Tuesday 27 September 2016

Vincent Hogan: Paddy Barnes’ Olympic dream cursed by weight demands

Two-time Olympic medallist admits his days as a light-fly are over after crushing loss

Published 09/08/2016 | 02:30

Paddy Barnes of Ireland in action against Samuel Carmona Heredia of Spain. Photo by Stephen McCarthy/Sportsfile
Paddy Barnes of Ireland in action against Samuel Carmona Heredia of Spain. Photo by Stephen McCarthy/Sportsfile

The most ennobling moments often come in adversity, and defeat did not diminish Paddy Barnes as his Olympic dream perished in Rio yesterday.

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The Belfast light-fly looked physically and emotionally ransacked after a split decision loss to 20-year-old Spaniard Samuel Carmona Heredia that crushed his hopes of winning a medal at a third consecutive Olympiad.

Heredia lands a punch on Barnes. Photo by Stephen McCarthy/Sportsfile
Heredia lands a punch on Barnes. Photo by Stephen McCarthy/Sportsfile

And Barnes revealed afterwards that he had fought his last Olympic fight and would never again compete at 49kg.

Having weighed 58kg just seven weeks ago, Barnes feared that he might not even make the penal weight to compete here, a challenge he has previously described as "torture".

"My biggest battle. . . in there (nodding towards the ring) is easy, but making the weight behind the scenes . . . people don't understand how hard it is," he said. "I didn't think I was going to make it, but I just pushed myself that hard because it was the Olympic Games. But I'm just so tired, I'm feeling too big for the weight."

It emerged too that Barnes had been suffering with a mild chest infection in recent days, albeit he was reluctant to use that as an excuse for his defeat.

Paddy Barnes reacts to his defeat by Samuel Carmona Heredia. Photo by Stephen McCarthy/Sportsfile
Paddy Barnes reacts to his defeat by Samuel Carmona Heredia. Photo by Stephen McCarthy/Sportsfile

Read more: Kenneth Egan: Keyboard warriors knocking Paddy are an absolute disgrace

Energy

"I felt good coming to the ring," he stressed, "but at the end of the first round, my energy was completely gone. I had nothing to give. I just don't know how I threw as many punches as I did in the second and third. . . I don't know where they came from because I was so weak."

Barnes (29) was trailing on two of the judges' cards after that first round and, while he rallied to level the contest after round two, he could never quite assert enough control in the third to swing the contest decisively in his direction.

The Spaniard was told to keep his head up in the second, yet looked ominously confident, returning to his corner at the bell with a cheery wave to supporters.

Zaur Antia informed Barnes that the fight was level at that point and, for all his exhaustion, the Belfast man thought he might just have done enough to nick it in the last.

He did catch Carmona Heredia with a stinging right cross, but the Spaniard just kept driving relentlessly forward against a now visibly spent Barnes.

Remarkably, the Irishman revealed afterwards that he failed to make the weight "every time" during qualifying for these Games through the World Series of Boxing, his franchise, Italia Thunder, incurring a fine for that failure.

It might also have been a factor that, through a variety of circumstance, this was his first fight for Ireland in a major tournament since the 2013 World Championships.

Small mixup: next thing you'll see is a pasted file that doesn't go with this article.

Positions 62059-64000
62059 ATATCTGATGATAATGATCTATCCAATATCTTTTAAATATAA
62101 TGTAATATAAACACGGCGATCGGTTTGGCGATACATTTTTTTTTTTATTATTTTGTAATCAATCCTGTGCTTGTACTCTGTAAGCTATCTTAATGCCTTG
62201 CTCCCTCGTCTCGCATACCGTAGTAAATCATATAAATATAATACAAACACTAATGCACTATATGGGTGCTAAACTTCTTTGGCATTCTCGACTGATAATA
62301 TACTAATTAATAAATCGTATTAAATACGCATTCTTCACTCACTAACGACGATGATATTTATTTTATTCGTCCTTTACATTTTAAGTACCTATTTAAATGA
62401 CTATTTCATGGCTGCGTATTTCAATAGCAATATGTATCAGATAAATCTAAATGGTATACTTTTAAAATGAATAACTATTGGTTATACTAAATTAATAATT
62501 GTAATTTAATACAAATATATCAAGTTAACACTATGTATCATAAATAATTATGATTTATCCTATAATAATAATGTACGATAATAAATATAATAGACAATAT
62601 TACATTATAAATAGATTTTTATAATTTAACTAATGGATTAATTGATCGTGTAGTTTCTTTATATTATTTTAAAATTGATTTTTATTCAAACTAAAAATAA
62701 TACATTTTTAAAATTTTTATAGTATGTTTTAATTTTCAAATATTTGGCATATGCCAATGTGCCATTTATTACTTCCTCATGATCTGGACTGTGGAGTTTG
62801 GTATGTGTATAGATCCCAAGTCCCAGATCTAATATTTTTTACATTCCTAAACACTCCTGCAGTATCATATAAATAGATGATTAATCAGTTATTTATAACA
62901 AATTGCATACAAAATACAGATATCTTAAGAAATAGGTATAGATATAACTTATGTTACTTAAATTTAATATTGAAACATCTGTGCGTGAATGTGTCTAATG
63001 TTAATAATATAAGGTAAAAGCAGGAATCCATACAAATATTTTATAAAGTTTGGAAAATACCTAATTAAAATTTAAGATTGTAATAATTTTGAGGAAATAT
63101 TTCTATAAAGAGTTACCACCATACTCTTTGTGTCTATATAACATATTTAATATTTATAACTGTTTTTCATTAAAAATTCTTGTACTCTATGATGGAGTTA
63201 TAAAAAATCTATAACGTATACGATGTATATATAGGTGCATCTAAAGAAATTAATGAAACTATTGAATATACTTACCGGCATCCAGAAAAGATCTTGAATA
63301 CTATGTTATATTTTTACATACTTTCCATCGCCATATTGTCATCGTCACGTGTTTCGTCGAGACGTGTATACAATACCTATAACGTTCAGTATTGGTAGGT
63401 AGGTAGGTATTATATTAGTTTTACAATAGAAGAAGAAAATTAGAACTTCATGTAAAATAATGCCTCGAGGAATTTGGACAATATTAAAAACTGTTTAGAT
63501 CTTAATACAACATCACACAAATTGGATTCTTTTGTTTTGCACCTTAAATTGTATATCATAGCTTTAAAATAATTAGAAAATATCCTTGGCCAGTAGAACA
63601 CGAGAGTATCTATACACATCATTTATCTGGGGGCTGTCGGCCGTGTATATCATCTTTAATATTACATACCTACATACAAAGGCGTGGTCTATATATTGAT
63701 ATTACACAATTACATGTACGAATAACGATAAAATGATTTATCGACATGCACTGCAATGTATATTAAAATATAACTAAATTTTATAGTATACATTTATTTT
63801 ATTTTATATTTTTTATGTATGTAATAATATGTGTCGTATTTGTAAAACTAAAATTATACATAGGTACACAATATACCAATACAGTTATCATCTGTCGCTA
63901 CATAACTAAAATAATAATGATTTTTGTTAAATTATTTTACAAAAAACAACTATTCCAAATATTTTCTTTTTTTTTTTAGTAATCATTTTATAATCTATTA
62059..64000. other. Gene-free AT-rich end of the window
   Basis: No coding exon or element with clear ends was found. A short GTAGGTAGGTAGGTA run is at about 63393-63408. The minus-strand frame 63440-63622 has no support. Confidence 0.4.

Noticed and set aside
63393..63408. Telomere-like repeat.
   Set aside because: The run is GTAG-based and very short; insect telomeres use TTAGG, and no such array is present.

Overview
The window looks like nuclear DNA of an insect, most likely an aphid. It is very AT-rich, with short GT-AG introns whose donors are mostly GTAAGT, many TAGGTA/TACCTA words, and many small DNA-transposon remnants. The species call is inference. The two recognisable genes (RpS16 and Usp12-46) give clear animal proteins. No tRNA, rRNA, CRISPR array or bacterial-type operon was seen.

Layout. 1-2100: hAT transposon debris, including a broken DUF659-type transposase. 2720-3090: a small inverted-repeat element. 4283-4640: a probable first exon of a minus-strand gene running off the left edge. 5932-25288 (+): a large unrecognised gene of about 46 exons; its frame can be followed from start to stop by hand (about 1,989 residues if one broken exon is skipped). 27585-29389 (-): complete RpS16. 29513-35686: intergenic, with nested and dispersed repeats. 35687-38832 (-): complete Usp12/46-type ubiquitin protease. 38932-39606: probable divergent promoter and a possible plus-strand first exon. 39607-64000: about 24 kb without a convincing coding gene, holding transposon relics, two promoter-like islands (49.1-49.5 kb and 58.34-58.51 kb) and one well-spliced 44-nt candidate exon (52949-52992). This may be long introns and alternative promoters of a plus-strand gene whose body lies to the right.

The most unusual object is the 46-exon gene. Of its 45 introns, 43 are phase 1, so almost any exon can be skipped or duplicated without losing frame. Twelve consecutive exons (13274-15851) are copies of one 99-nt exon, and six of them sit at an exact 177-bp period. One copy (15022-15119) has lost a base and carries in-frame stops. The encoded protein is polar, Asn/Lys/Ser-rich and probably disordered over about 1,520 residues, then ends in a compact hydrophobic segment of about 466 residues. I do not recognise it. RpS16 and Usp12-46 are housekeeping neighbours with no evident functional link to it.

Barnes suggested candidly that, had he progressed into one of tomorrow's quarter-finals, he would have been in no fit state to compete.

"I'm actually happy that he got the decision," he said of Carmonia Heredia. "Because the next fight, I wouldn't have lasted like this. I would have been embarrassed and made a fool of myself."

His defeat represents a crushing blow to the Irish team, for whom Barnes is, as coach John Conlan put it "the life and soul of the camp". Conlan's son Michael is Ireland's other great gold medal hope and his bond with Barnes drew him down to the Riocentro to commiserate with his great friend.

Conlan said his son was "devastated" by the Barnes defeat.

Read more: Barnes loss shakes Irish team

"It's just devastating for us all, he's probably been our most successful boxer I feel," he revealed. "This is his third Olympics and I personally felt he was getting a gold medal. But it's not a shoo-in.

"I mean every fight is hard. I watched five tapes of this guy this morning and I knew what he was bringing to the table. I watched him closely in the last few qualifying competitions and he was hard done-by against an English guy. So I knew what to expect.

"Paddy is talking about the weight and eventually it does take a toll on you. He made it bang on 49 this morning.

"He was hitting hard in the warm-up with the pads but it's just a little bit too much for him, as he said. I'm gutted for him and his family."

Yet, self-pity was not on Barnes' radar last night as he faced up to the next two weeks reduced, essentially, to senior cheerleader for the boxing team.

"There was expectation" he agreed, "but, to be honest with you, I'm ruthless and selfish and don't care what anyone thinks. I do this for myself, my family and my country. If there is anyone who doesn't like me, I don't care.

Gold

"I do it for myself and I let the supporters down by not winning the fight. I thought I was favourite for gold, I honestly believed I would come away with it.

"But the show still goes on. You've got Michael Conlan and Joe Ward, big names in Irish boxing. And, please God, they will bring home the medals that I should have done."

As to his immediate future, Barnes was non-committal, albeit ruling out retirement.

"Dunno, have a long break and see where we go from there," he sighed. "I'll just never fight 49kg again. It's just too hard. Too draining."

Irish Independent

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